Focus on items that will be useful to you all the time (or have multiple uses), and think twice about anything you’ll use only on unique occasions. Keep in mind you can often rent gear locally, or find a cheap temporary fix instead of carrying something for a one-time use.
Remember that there are shops all over the world, even in seemingly remote places! If you forget something, you can usually still buy it there. Yes, they do have toothpaste on Borneo.
Oh, one more good rule: try to keep a quarter of your bag empty. It makes loading and unloading easier, and can be used for storing souvenirs or gifts.
So here’s how I pack…
Having covered a few general tips, let me show you exactly how I pack in a step-by-step way.
So… this is my main 45-liter backpack, a Tortuga Setout. I love this bag as it’s highly versatile and can be used for different types of trips. I use it to store everything apart from just my camera and a couple of other items (I put these in a small day-pack, but more on that later).
Anyway, let’s open it!
The main compartment
In my bag’s main compartment I mainly keep my clothing. The Tortuga backpack is side-loading which gives better access than a top-loading backpack.
It’s often better to roll clothes instead of folding. Fewer creases, more space-efficient. Rolled up shirts (when stacked) are also easy to see at a glance.
I use packing cubes mainly to store my socks and underwear. For a long time I just kept my stuff in plastic shopping bags, but I’m glad I saw the light and bought a 3-piece set of slim packing cubes by eBags. They cost only $15 and makes organizing my clothes a lot easier. They fit perfectly and have little windows in them letting you see what’s inside.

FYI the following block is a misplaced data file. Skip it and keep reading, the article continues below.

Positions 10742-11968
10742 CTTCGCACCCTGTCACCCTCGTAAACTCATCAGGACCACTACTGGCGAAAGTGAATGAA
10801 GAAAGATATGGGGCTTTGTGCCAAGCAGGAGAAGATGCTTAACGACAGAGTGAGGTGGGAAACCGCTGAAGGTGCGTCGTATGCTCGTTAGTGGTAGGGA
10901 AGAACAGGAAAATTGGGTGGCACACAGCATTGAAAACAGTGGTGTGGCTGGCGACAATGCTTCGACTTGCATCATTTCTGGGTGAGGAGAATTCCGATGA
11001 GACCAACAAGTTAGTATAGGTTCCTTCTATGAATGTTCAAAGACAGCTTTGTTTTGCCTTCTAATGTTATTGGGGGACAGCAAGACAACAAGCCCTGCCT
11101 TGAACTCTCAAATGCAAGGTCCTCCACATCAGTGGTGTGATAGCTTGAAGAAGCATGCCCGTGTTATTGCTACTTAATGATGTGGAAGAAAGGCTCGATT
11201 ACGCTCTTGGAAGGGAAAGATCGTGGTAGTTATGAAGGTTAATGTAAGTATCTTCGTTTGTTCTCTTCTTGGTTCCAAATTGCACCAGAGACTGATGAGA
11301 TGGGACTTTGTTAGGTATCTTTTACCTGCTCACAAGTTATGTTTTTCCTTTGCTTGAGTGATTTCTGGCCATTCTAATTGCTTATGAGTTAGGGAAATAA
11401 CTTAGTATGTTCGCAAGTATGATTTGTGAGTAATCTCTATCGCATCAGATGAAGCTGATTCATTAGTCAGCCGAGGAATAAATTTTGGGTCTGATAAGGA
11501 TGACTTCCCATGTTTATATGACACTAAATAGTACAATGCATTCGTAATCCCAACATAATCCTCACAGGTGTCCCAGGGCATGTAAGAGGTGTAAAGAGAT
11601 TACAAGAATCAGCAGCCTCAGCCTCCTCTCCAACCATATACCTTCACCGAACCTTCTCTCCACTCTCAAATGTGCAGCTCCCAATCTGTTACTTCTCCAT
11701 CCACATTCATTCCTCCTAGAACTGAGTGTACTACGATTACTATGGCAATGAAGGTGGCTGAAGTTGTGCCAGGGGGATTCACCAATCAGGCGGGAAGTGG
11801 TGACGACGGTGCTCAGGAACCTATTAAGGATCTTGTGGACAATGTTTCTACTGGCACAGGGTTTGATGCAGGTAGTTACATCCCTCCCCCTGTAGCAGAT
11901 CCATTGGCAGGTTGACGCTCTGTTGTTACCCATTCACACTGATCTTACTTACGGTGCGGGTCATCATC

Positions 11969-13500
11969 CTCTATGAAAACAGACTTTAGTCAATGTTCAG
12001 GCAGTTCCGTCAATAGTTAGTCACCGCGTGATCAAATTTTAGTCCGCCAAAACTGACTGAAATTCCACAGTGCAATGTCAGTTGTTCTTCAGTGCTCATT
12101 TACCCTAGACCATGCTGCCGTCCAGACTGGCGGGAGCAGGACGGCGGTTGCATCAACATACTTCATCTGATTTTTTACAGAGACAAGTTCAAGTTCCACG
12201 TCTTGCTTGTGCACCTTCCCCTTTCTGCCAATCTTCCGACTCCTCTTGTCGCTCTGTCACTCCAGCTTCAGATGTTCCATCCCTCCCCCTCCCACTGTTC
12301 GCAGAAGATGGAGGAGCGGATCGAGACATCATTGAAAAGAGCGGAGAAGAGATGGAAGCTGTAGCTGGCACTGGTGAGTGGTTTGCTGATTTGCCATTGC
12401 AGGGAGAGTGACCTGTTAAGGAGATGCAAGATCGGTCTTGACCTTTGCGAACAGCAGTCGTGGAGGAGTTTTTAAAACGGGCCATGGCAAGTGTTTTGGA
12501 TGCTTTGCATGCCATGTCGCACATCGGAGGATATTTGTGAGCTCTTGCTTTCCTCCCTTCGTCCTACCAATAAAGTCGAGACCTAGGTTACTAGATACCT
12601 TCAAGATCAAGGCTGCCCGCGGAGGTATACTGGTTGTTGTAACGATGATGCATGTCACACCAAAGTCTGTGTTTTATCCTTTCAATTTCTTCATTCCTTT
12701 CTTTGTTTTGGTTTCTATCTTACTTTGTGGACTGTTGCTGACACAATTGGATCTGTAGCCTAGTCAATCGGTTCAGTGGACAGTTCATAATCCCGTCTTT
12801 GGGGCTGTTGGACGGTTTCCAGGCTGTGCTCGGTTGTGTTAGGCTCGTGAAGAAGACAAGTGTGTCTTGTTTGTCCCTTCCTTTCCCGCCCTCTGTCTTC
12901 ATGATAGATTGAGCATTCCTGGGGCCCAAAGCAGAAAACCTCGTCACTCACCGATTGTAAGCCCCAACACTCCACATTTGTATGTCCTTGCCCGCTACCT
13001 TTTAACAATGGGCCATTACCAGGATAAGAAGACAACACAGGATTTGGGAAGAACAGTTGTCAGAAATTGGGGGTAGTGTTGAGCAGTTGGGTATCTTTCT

I typically travel with two pairs of shoes. One to wear, one to carry.
I keep a pair of Merell low-top hiking shoes in a plastic bag for when I go hiking or walking a lot. For my everyday shoes, I like to bring low-top canvas sneakers such as Converse All-Stars as they fold up easily and take up very little space. In a tropical climate, you could substitute these for sandals, though I personally like to chuck in a pair of flip-flops instead. Girls can easily add a pair of flats, as well.
For clothing, I usually pack the following:
- 6 or 7 shirts or t-shirts, ones that I know I’ll be happy to wear regularly
- 7 pairs of underwear. Some advocate bringing as few as 3 (one to wear, one to wash, and one to dry), but I prefer having fresh underwear every day and washing only once a week. I’m just a little weird like that.
- 3 pairs of pants/trousers; if I’m going somewhere hot, two of these will be shorts
- 3 pairs of socks for tropical climates, more if temperate.
- One sweater or hoodie
- Swimming shorts
Since I often travel in hot climates, I usually won’t bring any nightwear. I’ll just sleep in boxer shorts and a tank top. But if I’m going somewhere cold or temperate, I might add a pajama or jogging pants/trousers.
If you’re a bit of an adventurer, you may want to invest in some merino wool clothing. Merino wool costs a bit more, but it provides warmth when it’s cold, keeps you cool when it’s hot, has the amazing ability to stay warm even when wet, and even dries much faster than cotton. Gee whiz! Seriously though, this stuff is made of miracles. Merino wool socks can be used for days on end without getting stinky, making it perfect for trekking.
I put my dirty clothes in this polyester laundry bag with a drawstring. This keeps the stinky clothes nicely separated, and I like the world map printed on it too. Maybe I should start marking where I’ve been?
What about rainy or cold weather?